Interculture :

a. Nipping: It is a special cultivation practice of plucking the apical buds of the crop at about 30-40 days after sowing. Nipping stops the apical growth and promotes the lateral branching, thus the plants become more vigorous and produce more flowers and pods and yield per plant is increased.

b. Weeding : Gram responds well to hand weeding and hoeing as it improves aeration. The best time for weeding and hoeing is between 25-30 days after sowing and if the weeds are still present in the field, the second weeding should be done about 60 days after sowing. Weeds may be controlled by herbicides also for which Basalin at the rate of 1 kg a.i. per hectare should be used as preplant well incorporated in the soil or Tribunil at the rate of 2.5 kg/ha may be sprayed as pre-emergence. Fluchloralin @ 1 kg/ha or Oxidiazen @ 0.75 kg/ha may be sprayed as pre-emergence.



The crop is grown mostly under rainfed conditions where irrigations are not possible but researchers have indicated that for higher yields light irrigations are possible. There should be sufficient moisture in the soil while sowing the crop. One light irrigation at flowering and one light irrigation at grain development stage are required for good crop.


Plant protection measures:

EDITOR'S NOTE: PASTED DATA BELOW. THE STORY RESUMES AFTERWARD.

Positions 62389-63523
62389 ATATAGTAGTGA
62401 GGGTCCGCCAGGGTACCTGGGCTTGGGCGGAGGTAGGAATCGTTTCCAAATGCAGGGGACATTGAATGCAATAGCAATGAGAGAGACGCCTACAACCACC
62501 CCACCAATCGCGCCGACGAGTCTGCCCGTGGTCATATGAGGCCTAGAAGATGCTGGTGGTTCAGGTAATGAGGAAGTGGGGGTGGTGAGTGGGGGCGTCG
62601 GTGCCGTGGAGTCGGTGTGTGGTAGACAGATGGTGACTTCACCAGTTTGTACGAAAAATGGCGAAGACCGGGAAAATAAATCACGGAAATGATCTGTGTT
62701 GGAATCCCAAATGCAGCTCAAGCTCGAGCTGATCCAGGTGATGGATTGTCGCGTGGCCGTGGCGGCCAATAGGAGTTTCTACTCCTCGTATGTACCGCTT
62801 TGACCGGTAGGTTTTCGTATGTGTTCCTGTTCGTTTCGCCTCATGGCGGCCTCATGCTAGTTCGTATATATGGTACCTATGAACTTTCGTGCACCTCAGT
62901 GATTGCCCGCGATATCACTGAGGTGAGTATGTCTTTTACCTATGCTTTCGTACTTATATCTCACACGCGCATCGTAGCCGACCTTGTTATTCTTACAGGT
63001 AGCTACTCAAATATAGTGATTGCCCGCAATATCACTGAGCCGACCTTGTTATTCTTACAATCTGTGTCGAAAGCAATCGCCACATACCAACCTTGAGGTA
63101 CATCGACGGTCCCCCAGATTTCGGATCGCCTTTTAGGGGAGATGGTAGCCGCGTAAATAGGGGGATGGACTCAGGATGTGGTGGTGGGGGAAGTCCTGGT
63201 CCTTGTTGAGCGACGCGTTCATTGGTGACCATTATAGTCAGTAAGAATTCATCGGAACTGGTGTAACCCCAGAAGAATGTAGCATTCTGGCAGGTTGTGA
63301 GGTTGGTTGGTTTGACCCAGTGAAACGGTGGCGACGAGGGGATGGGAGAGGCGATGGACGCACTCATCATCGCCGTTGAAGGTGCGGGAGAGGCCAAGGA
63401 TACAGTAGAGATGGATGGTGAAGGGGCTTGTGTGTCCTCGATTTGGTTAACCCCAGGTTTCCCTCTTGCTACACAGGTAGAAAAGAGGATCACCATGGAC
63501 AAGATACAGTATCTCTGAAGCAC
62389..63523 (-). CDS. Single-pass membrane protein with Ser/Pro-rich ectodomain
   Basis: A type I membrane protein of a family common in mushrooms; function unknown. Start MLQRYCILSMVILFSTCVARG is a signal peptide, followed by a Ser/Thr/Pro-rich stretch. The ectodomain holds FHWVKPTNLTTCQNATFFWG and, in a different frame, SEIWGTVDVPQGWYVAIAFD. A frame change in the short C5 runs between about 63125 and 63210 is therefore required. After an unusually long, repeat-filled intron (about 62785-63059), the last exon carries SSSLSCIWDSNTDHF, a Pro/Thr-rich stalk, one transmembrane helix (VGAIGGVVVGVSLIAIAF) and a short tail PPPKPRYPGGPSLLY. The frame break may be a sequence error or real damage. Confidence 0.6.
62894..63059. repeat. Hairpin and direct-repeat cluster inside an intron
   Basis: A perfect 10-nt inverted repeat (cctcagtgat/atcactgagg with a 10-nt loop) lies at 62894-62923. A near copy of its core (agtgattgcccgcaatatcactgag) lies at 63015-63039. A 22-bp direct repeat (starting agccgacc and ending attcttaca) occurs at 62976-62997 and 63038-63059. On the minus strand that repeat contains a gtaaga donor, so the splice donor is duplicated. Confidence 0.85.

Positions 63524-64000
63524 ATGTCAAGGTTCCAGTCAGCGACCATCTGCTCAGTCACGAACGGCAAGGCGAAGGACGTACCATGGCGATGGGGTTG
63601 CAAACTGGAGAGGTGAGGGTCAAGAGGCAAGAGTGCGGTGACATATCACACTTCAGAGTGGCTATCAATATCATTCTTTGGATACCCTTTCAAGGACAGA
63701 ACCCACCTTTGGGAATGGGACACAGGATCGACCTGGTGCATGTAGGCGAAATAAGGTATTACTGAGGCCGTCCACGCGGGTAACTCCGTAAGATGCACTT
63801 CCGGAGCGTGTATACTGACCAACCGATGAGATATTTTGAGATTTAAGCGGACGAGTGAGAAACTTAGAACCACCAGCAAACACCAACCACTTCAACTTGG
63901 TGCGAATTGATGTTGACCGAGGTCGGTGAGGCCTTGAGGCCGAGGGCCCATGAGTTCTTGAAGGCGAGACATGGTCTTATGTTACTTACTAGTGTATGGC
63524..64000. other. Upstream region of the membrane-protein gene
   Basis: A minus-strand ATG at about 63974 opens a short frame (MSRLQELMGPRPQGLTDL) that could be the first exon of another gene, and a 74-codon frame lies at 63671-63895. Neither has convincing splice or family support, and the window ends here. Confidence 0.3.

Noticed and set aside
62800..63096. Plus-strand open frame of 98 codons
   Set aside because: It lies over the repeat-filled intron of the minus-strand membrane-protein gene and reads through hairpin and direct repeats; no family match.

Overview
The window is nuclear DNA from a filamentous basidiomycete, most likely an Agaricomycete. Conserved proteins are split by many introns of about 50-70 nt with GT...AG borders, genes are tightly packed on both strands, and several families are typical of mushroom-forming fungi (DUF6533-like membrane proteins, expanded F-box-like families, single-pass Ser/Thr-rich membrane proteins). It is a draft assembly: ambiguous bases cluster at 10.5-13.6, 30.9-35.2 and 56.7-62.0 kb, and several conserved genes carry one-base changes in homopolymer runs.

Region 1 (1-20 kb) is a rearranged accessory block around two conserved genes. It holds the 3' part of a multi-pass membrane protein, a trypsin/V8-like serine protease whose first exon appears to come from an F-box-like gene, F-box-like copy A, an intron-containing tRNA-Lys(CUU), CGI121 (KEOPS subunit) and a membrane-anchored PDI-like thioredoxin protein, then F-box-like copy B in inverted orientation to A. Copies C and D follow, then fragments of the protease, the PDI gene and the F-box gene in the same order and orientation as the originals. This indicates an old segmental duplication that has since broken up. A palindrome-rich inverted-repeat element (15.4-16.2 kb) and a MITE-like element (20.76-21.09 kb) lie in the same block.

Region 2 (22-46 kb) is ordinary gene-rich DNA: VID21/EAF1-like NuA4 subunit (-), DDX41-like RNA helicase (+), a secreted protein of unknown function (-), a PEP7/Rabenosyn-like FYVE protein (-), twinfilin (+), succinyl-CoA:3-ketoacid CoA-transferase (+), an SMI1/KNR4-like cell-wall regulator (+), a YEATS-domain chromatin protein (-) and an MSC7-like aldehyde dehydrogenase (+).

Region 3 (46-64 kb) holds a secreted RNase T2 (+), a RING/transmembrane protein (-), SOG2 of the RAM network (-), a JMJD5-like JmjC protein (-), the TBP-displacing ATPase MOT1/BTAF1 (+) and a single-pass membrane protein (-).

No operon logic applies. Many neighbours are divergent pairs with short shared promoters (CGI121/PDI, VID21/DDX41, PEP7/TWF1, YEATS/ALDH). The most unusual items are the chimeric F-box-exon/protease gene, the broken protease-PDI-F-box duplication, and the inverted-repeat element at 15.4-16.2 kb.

a. Control of insects/pests: Cutworm and pod borers are the major pests of gram crop. The cutworms cut the tender stems, branches or damage the leaves by cutting the top, edge or midribs, etc. Cutworms may be controlled by soil treatment with 5% BHC dust or 3% Heptachlor at the rate of 25 kg and 35 kg/ha respectively. Aldrin dust should be good substitute for these chemicals, if they are not available.

The pod borers use to bore the pods and eat the grains inside. They may be controlled by spraying of 35 EC Endosulfan in the concentration of 2 ml/litre at 15 days interval and about two or three applications are required. Endosulfan also controls aphids and cutworms if present in the field.

b. Control of diseases: The crop is prone to wilt, blight and rust diseases which have practically no cure except using resistant varieties like BG-212, Pusa 109 and C-235 for wilt prone areas and G-543 and C-235 for blight. Apart from using resistant varieties seed treatment with Benlate and Thiram (1:1) at 2 g/kg seed; for seed wilt, soil treatment with Brassicol and Captan at 10 kg/ha rate: and adoption of proper crop rotation should be followed: Avrodhi, JG 315, ICCC 32, BG 244, GNG 146, CG 588 and BG 266 have resistance to both wilt and blight diseases.


Harvesting and Yield:


a) Harvesting and threshing:

The crop matures within 130-140 days. After maturity the plants are pulled out or when cut with a sickle leaves become reddish brown , dry up and start shedding. The harvested plants are carted to the threshing-floor, dried for about a week and threshed by trampling them under the feet of bullocks or by beating them with sticks.


A good pure crop of gram gives about 15-20 quintals yield/ha in case of desi varieties but the Kabuli varieties give about 25-30 quintals/ha yield. The yield in case of mixed or intercrop depends upon the plant population of gram.